Maybe people who have turned into isolationists are right, and Prince and Enya had figured it all out. Something known as the ‘selection bias’ in statistics explains why we sometimes attract strangeness. When you are that successful and well known, you may attract the worst in society: someone after your fame and glory (and that’s relative). It reminds me of the stories I heard as a child: the prince (the royalty, not the musician) goes into town disguising himself as the pauper to really see who likes him. Someone with any level of success, accomplishments, and looks has to do the same. If you don’t, you may get people who are fascinated largely by your success or looks. I am sure Prince found himself surrounded by people who only liked him because he was Prince. And yes, it’s hard to separate a person from their success (after all it’s their essence that created their success), but a challenging, and potentially the best, solution is to become an isolationist. Maybe some humans are transitioning from being a pack animal to a lone one such as a tiger or cheetah. But this transition is not easy, even if it is the right solution.
When Prince died, I said he died of loneliness. What friend would leave someone with known issues with opiates alone, only to die alone in an elevator (with expert help coming the next day)? But it’s this exact reason that leads some to become isolationists. Certainly people like Prince can surround themselves with others all the time, but people who truly care about them (not just on social media)….not so much. So back to Stevie Nicks’ comments; after a month of thought, I think she’s right. Prince and Enya chose to be isolationists, and more and more people are doing so. I see people alone all the time and they seem fine, I think it is by choice.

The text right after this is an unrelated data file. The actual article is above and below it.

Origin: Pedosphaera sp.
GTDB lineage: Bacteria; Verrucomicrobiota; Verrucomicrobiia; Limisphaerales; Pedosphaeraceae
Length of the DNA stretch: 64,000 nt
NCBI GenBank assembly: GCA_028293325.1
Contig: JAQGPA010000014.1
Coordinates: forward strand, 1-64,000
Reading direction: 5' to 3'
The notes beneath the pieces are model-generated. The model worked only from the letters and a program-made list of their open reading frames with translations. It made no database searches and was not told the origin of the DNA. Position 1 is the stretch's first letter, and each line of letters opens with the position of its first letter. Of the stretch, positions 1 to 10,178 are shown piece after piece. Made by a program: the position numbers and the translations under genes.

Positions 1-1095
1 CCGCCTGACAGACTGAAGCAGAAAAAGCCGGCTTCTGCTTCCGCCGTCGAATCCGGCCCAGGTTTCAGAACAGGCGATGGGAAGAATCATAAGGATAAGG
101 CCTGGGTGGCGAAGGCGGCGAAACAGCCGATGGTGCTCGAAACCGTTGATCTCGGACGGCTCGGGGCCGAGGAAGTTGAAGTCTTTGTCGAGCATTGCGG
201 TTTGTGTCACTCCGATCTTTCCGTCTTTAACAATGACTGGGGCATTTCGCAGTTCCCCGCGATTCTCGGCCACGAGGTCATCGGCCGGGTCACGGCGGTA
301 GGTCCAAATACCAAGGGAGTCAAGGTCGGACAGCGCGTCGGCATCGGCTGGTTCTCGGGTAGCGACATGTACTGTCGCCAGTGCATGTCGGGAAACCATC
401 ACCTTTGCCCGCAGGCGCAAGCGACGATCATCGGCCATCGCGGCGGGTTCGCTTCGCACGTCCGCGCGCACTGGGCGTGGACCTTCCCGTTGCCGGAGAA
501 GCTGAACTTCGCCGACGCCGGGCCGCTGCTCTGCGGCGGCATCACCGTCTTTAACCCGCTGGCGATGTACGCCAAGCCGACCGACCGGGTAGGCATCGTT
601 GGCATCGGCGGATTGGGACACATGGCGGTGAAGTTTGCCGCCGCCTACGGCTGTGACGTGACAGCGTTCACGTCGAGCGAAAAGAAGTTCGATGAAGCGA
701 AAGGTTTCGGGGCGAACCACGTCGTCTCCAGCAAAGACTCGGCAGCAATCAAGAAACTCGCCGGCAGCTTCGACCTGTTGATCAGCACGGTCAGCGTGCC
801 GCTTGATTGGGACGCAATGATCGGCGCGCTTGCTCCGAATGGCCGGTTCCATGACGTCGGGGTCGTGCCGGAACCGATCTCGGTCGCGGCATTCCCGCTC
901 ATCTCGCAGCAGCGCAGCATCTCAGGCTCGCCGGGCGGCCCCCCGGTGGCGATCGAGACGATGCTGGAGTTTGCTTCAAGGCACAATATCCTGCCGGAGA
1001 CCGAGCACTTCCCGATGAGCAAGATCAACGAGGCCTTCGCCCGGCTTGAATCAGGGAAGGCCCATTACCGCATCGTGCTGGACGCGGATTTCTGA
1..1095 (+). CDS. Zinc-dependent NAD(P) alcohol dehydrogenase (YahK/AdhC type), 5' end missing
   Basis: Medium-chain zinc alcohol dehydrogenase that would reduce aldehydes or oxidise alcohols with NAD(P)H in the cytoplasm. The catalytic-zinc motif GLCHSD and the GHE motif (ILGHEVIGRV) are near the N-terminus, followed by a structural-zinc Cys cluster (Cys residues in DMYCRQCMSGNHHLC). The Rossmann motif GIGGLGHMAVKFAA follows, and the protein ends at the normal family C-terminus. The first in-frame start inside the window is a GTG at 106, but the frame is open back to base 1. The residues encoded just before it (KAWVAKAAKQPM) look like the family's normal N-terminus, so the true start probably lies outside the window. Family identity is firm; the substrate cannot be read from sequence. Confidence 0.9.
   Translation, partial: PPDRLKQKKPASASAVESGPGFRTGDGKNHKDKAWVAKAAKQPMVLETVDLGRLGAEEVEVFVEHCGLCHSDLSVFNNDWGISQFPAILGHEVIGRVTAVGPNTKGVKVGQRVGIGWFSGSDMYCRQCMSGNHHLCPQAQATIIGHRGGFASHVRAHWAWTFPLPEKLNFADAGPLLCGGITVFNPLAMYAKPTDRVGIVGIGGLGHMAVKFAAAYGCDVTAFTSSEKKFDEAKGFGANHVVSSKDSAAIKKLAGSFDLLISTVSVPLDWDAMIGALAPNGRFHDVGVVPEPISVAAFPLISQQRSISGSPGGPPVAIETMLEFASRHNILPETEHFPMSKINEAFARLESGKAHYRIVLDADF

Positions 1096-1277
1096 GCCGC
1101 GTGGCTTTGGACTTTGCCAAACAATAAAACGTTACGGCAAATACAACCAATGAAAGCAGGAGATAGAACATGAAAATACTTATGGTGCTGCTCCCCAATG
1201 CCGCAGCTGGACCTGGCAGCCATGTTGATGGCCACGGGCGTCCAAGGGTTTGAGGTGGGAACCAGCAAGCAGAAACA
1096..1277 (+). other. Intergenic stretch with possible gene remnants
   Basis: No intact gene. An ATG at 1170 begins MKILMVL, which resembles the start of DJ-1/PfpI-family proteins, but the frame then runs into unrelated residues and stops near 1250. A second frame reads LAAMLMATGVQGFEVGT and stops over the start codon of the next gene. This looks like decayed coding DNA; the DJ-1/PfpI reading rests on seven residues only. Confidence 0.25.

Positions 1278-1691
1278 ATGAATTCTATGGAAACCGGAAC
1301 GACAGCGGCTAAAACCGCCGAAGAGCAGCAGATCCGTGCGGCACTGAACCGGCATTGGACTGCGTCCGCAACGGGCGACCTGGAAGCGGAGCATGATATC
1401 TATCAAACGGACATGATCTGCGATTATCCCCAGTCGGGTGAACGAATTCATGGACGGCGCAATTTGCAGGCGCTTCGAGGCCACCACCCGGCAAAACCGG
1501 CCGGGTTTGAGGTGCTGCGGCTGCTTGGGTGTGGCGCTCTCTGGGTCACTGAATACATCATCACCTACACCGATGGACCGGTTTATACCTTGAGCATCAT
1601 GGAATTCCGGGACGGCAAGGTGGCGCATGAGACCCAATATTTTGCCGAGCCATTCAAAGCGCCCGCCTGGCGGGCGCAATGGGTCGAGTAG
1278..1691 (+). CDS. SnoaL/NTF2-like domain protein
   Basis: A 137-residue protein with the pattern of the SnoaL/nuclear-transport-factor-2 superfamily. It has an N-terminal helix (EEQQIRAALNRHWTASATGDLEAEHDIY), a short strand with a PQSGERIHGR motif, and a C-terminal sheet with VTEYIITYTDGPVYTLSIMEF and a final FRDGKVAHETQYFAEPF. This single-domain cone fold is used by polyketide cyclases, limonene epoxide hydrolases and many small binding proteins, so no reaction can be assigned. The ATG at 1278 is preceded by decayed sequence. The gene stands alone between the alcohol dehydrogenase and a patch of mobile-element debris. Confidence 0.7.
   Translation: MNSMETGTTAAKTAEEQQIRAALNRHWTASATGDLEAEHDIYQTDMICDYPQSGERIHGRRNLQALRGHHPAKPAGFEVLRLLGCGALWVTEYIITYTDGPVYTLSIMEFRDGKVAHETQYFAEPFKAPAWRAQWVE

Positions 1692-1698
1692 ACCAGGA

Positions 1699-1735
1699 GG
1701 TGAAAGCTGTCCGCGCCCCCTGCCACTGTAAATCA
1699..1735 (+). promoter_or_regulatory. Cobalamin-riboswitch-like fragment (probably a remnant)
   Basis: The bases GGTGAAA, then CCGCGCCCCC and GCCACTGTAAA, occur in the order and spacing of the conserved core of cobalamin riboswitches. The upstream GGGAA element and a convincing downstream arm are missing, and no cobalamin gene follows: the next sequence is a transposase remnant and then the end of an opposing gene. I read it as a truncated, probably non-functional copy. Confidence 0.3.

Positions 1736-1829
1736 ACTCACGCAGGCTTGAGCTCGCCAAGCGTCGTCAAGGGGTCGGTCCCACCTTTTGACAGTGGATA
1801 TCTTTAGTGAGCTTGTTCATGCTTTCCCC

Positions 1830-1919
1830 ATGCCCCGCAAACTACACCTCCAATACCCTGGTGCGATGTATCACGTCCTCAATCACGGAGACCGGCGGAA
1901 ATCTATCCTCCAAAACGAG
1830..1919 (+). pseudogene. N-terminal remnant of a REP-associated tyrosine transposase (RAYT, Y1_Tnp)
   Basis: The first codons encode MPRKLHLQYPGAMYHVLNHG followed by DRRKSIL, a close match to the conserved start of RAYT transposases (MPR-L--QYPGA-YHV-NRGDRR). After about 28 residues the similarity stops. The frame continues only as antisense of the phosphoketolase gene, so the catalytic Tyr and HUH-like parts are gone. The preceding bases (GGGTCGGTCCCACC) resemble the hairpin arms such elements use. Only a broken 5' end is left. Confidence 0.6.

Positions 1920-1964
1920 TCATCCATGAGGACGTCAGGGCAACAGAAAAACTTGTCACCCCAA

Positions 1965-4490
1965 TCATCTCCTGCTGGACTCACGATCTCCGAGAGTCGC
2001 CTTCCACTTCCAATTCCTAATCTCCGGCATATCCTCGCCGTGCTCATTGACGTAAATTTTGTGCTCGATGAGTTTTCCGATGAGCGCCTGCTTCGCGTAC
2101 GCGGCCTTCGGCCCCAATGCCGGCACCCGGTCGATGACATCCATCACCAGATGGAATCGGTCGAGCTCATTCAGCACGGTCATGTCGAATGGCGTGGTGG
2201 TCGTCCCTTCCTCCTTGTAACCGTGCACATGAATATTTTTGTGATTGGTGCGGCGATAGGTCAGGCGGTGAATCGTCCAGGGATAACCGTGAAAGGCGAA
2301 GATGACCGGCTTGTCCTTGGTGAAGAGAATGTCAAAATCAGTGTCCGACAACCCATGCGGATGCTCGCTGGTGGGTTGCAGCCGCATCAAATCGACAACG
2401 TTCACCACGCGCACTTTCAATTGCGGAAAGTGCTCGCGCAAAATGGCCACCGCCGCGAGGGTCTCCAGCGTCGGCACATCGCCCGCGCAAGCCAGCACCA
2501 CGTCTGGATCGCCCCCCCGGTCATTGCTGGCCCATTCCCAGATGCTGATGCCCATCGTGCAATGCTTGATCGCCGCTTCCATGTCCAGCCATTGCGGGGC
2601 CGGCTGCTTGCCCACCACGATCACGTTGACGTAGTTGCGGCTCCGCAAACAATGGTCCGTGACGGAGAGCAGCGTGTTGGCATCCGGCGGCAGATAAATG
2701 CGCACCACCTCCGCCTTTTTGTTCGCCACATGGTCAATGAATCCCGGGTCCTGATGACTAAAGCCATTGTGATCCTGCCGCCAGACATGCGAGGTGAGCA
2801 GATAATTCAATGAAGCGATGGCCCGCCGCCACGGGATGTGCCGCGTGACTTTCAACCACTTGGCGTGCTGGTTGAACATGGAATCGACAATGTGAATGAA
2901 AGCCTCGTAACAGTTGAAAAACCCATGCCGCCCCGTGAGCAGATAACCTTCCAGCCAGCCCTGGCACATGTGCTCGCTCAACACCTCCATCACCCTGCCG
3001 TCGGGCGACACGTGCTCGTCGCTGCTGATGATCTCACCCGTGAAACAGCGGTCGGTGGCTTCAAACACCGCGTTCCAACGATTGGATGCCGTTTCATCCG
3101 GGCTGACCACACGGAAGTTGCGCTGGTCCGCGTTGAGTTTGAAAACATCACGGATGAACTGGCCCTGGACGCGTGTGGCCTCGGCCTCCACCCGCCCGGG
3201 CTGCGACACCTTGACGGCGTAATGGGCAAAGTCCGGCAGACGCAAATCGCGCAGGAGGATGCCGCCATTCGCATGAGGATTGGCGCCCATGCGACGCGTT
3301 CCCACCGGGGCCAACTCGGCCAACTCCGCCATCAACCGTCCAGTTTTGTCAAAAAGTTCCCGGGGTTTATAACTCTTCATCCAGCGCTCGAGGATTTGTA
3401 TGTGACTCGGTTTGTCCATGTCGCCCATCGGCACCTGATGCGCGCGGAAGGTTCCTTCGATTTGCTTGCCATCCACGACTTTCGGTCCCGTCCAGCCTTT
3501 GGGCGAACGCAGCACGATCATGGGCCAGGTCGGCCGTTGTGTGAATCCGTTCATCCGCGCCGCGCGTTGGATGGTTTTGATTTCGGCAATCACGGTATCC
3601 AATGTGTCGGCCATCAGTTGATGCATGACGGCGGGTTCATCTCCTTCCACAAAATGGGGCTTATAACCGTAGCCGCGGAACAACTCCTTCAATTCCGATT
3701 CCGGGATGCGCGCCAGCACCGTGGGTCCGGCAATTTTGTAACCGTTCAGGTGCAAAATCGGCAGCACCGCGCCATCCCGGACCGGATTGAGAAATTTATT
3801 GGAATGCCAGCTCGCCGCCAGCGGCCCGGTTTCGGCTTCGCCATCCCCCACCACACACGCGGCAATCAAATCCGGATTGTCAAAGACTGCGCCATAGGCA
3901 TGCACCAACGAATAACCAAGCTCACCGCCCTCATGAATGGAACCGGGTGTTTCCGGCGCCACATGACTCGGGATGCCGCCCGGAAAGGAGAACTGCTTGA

I’m sure many blame social media; we can get our daily fix of social interactions on Facebook by reading comments without ever having to leave our house, or ever having to care about anyone. Are real life social encounters better? Of course, but apparently they are on the decline. What will be the outcome?
Yes, women can do anything, but we do all have natural talents and aptitude for certain things. And we are all passionate about different things. And there is a difference between the sexes (yes I’ll get bashed by feminists, but considering I don’t rely on anyone for anything, they really need to re-evaluate the definition of feminism).
Yes, YouTube videos for everything you can fix it all, but time is a scarce resource, and you only have 24 hours in a day. Spend it wisely.
Yes, I take pride in my house, but I also take pride in many other things as well.